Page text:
Boston's first trade, with Toronto
After years of speculation about when and where he would be dealt, the Toronto Maple Leafs traded defenseman Tomas Kaberle to Boston for their top prospect Joe Colborne, Boston's first round pick in 2011 and a conditional second round pick.
C Joe Colborne to the Toronto Maple Leafs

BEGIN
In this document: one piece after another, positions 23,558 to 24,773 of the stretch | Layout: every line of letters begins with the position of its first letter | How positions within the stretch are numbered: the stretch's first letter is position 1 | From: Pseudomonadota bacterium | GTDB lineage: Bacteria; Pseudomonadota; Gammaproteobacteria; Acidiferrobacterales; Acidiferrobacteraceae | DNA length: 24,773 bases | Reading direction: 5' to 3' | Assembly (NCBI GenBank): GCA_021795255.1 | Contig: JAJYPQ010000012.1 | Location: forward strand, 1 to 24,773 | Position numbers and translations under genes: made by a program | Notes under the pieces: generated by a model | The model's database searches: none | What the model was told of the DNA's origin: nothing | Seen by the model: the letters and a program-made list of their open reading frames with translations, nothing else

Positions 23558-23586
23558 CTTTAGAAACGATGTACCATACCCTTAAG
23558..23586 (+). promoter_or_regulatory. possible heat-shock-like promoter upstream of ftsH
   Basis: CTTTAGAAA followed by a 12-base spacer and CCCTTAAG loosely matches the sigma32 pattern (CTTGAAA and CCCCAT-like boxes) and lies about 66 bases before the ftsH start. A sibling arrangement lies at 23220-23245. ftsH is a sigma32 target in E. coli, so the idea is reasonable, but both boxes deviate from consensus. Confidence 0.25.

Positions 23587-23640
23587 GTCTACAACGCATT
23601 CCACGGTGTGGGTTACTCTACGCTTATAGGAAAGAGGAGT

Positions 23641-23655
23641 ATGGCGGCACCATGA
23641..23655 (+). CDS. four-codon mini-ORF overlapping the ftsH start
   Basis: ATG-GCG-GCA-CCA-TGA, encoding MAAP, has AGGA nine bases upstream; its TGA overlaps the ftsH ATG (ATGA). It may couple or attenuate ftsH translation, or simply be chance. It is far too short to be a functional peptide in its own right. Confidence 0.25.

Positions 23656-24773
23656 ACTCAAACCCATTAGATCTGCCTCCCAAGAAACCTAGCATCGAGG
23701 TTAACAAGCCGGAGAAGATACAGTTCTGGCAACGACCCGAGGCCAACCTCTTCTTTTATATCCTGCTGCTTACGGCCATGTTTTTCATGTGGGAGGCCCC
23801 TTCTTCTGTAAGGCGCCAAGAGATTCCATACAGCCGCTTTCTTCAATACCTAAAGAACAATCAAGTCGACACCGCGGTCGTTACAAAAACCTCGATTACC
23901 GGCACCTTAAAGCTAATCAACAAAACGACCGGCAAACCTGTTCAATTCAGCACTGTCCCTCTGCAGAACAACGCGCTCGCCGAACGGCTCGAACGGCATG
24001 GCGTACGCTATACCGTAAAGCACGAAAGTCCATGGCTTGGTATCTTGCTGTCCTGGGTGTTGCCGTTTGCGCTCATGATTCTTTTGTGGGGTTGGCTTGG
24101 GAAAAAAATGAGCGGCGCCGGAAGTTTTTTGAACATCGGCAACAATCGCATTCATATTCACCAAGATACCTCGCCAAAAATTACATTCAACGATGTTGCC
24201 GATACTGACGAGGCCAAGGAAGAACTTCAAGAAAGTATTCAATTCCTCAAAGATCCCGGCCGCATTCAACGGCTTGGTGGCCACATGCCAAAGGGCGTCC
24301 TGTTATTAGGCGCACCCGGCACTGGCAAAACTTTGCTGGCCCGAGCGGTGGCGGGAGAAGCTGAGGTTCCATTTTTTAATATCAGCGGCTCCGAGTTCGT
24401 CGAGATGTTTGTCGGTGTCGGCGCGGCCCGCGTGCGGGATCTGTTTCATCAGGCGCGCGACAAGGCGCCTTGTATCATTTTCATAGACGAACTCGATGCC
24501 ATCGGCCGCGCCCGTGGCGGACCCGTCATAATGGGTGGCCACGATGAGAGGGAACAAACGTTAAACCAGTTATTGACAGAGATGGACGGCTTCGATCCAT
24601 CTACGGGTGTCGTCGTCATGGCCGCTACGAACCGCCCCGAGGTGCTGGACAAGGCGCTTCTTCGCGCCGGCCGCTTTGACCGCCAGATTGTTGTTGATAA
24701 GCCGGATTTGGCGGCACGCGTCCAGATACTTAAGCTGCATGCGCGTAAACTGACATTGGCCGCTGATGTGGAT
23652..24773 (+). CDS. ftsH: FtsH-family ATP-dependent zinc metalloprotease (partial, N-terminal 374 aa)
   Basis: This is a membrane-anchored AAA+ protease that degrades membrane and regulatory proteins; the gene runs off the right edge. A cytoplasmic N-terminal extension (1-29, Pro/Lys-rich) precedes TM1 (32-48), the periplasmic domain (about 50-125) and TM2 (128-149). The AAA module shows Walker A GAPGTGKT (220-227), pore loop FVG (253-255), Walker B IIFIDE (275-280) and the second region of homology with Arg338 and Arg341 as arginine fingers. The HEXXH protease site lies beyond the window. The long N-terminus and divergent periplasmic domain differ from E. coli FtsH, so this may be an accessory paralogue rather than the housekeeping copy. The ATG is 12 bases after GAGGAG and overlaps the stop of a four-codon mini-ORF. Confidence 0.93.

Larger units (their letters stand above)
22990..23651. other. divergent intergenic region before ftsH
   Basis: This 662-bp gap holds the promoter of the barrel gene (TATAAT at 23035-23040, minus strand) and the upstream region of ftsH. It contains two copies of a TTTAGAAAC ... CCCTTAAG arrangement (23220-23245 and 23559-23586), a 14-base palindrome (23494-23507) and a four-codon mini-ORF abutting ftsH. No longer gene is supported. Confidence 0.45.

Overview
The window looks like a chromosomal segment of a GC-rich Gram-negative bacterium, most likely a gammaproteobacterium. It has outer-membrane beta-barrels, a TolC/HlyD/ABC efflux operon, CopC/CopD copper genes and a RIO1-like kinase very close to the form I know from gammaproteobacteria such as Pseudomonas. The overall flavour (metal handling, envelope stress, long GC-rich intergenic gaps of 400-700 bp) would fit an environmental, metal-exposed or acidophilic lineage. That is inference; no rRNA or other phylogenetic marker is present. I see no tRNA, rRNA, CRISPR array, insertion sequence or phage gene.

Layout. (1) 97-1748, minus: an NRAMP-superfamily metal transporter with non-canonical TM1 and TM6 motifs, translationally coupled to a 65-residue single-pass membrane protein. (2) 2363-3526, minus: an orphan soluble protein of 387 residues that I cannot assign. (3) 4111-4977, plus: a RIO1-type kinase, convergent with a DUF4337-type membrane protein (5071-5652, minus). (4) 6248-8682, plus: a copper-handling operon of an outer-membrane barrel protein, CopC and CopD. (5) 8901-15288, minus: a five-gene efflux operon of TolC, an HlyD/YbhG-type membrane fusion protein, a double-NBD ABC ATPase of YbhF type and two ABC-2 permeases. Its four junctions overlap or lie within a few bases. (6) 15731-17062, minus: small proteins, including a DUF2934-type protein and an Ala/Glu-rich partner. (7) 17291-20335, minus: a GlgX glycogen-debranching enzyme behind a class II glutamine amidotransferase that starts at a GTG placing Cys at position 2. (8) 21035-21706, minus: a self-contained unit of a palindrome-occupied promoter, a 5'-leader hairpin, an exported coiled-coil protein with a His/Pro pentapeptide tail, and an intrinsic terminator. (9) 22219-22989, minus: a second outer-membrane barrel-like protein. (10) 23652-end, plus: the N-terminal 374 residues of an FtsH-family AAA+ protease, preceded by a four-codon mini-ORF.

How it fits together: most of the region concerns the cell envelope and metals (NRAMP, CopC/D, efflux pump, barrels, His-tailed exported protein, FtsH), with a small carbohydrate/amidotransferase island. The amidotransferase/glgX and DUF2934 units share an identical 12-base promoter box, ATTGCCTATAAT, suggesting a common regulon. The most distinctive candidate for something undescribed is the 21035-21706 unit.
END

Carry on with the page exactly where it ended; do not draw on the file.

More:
Toronto added one of the highest upside center prospects in hockey in Joe Colborne, who in my opinion becomes the Leafs top prospect, ahead of Nazem Kadri. While his transition to the pro game hasn't been as productive as some would say, when looking at his counting numbers keep in mind that with the half season sample size, Boston's AHL affiliate Providence has been horrendous offensively this season. Colborne is a very toolsy prospect with above-average skating ability for a big man and well above-average puck skills. He is tremendous at creating plays as he sees the ice very well and is a threat once he's established with the puck in the offensive zone, especially down low. Even while being pressured, Joe doesn't panic with the puck and can thread his passes consistently though tight spaces. He has great reach and it allows him to stickcheck very effectively and when combined with his skating ability it allows him to cover his checks well. He has a solid shot, and can beat goalies from mid-distances. The knock on Joe is that despite his massive frame, his physical game can't be described as pro-average, as he doesn't succeed in the physical areas as much as you'd like him to. This has been an issue in the past, but to Joe's credit he made improvements in that area, be it going to the net with more frequency or attempting to engage. When it comes to guys with big frames, as they tend to fill out they realize how easily they can win those battles and the relatively minimal effort required. So while I'm not sure if Colborne is ever going to be an above-average physical player at the highest level, it certainly isn't a huge concern as of now. Nevertheless, Joe Colborne has the potential to be a number one center in the NHLthere aren't many prospects that I can say that about. Of course by potential, you have to keep in mind the room in development he has to go, with a likely projection being a second line center. Colborne probably still has at least a year to go as far as AHL development before graduating to the next level.